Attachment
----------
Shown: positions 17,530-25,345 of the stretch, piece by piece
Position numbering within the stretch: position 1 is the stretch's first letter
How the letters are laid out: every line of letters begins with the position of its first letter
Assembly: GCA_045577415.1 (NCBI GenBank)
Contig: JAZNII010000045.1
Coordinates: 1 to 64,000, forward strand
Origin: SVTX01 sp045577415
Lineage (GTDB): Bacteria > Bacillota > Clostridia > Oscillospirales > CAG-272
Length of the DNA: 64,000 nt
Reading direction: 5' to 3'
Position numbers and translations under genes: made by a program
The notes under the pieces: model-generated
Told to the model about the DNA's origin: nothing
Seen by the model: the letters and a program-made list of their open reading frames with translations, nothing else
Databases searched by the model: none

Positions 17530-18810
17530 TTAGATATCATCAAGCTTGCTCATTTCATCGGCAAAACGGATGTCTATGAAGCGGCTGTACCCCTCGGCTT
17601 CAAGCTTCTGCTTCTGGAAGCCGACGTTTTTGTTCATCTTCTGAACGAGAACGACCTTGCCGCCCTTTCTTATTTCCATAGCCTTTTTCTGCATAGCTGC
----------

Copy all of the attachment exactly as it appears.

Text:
Shown: positions 17,530-25,345 of the stretch, piece by piece
Position numbering within the stretch: position 1 is the stretch's first letter
How the letters are laid out: every line of letters begins with the position of its first letter
Assembly: GCA_045577415.1 (NCBI GenBank)
Contig: JAZNII010000045.1
Coordinates: 1 to 64,000, forward strand
Origin: SVTX01 sp045577415
Lineage (GTDB): Bacteria > Bacillota > Clostridia > Oscillospirales > CAG-272
Length of the DNA: 64,000 nt
Reading direction: 5' to 3'
Position numbers and translations under genes: made by a program
The notes under the pieces: model-generated
Told to the model about the DNA's origin: nothing
Seen by the model: the letters and a program-made list of their open reading frames with translations, nothing else
Databases searched by the model: none

Positions 17530-18810
17530 TTAGATATCATCAAGCTTGCTCATTTCATCGGCAAAACGGATGTCTATGAAGCGGCTGTACCCCTCGGCTT
17601 CAAGCTTCTGCTTCTGGAAGCCGACGTTTTTGTTCATCTTCTGAACGAGAACGACCTTGCCGCCCTTTCTTATTTCCATAGCCTTTTTCTGCATAGCTGC